New Zealand 60, Ireland 0: What the hell happened to Ireland??

After almost racking up their first non-defeat by the All Blacks last weekend in Christchurch, with the All Blacks winning the game on a last minute drop-goal by Dan Carter, Ireland decided to get the whole pesky “end of game” collapse out of the way in the first 20 minutes of their third Test Saturday in Hamilton. The 60-0 final score was the worst defeat ever by the Irish at New Zealand’s hands, just seven days off from having almost beaten the All Blacks for the first time ever.

Ireland’s collapse started off strong, giving away four tries in the first 22 minutes to the All Blacks, including a back-to-back pair to… wait for it… (no not Gavin Henson)… reputed soon-to-be-returning to Rugby League star Sonny Bill Williams.

The Irish never appeared to be very comfortable, especially once New Zealand took such a commanding 26-0 lead in the first quarter of the game. Ireland were never able to capitalize after captain Brian O’Driscoll started to engineer a drive into New Zealand territory. At the half, Irish fullback Rob Kearney intercepted a pass that would have led to yet another New Zealand try, but the ref decided he deliberately knocked it on, gave  Kearney a 10-minute yellow card, and gave a penalty for the All Blacks, who tacked on a three-point penalty kick to go into the half leading 29-0.

The second half looked no better for the Irish, as the All Blacks picked up where they left off, charging through a battered Irish defense time and again to score nearly at will. By the time it was over the Irish looked dejected, bewildered, wondering if anyone got the name of the train that ran over them in Hamilton.

Unfortunately, last week’s question of “what could have been” has been replaced by “what the hell happened?” Both are questions that will take a long time to answer.  And the way the tour schedule is firming up for the future, Saturday was the last time in the next 12 years that Ireland had a chance at gaining their first win against New Zealand, outside of any possible faceoffs in the World Cup.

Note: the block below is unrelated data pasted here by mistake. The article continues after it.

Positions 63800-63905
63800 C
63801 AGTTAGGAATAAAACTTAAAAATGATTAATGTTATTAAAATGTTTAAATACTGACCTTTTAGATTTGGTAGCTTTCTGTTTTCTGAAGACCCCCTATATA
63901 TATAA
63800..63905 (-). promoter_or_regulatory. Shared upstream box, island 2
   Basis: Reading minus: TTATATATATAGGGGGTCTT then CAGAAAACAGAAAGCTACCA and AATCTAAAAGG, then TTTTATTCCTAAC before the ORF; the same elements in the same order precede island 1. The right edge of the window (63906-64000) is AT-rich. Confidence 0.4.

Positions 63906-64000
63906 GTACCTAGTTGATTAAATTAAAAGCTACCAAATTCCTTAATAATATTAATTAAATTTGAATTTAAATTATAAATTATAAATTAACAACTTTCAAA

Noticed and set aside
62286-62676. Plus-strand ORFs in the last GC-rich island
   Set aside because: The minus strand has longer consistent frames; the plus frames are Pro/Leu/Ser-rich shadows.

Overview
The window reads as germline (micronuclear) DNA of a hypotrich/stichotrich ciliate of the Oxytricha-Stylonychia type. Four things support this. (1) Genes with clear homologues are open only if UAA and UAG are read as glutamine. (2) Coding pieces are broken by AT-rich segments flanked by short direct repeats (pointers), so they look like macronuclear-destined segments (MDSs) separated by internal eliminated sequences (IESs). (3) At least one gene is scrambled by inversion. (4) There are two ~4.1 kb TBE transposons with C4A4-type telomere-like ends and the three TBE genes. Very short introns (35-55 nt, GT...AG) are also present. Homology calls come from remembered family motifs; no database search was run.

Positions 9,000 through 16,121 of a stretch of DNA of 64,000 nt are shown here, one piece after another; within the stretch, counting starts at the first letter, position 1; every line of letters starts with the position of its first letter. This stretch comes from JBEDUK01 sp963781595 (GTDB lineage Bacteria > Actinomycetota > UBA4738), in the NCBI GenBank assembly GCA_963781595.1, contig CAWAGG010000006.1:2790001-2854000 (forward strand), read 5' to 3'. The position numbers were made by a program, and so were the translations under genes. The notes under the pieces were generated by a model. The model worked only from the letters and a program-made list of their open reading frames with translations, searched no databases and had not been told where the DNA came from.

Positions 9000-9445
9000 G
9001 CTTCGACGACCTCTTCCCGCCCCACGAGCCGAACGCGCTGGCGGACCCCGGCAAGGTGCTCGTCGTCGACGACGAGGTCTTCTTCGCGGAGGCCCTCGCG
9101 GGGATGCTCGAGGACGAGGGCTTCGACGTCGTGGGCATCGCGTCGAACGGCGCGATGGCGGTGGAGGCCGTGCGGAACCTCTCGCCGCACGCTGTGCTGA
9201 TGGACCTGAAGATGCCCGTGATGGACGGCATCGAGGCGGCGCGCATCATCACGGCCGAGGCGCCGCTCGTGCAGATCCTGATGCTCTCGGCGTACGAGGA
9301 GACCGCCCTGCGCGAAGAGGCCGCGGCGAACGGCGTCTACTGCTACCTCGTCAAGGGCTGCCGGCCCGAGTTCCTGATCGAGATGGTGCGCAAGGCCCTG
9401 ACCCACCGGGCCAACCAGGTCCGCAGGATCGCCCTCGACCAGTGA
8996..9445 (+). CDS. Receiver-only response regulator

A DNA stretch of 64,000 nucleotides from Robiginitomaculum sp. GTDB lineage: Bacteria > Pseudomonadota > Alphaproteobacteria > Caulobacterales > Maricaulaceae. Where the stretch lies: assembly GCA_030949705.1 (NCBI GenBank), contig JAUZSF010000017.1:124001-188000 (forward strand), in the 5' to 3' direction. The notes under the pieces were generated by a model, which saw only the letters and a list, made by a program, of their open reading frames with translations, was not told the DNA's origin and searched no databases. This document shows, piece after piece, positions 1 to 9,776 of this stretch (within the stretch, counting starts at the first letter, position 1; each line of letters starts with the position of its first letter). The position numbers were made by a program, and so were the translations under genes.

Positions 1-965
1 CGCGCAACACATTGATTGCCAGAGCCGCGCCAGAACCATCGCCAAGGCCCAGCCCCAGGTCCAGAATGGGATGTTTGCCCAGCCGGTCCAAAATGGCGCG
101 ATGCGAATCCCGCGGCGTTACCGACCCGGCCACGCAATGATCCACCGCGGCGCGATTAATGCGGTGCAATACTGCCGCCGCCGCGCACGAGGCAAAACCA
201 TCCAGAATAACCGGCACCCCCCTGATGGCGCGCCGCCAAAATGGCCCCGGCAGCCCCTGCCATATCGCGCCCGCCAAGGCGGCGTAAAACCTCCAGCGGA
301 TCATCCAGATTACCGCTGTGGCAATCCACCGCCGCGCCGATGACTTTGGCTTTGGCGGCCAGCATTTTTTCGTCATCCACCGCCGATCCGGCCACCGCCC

So I have to admit something to the SuperSite nation (all 2 of you 😉 ) I’ve just finished watching the ’73 Barbarians vs. All Blacks match (for the 100th time or so) and, while a very nice piece of complete team play, I’m not convinced that Gareth Edwards’ try in the 4th minute deserves its title of “The Greatest Try of All Time.” Much like the U.S. Olympic Hockey team’s 1980 win over the Russians has become immortalized more for Al Michaels’ overhyping (“Do you believe in miracles??”), the never ending adulation for Edwards’ try seems to come from the fact that the announce team was hyped up on Meth as he scored.  Looking at the play of Gavin Hastings, Jonah Lomu, Ritchie McCaw or David Campese, many of their tries are just as exciting, if not as well lauded.

What do you think? Am I in the wrong? Was this in fact the “Greatest Try of All Time?”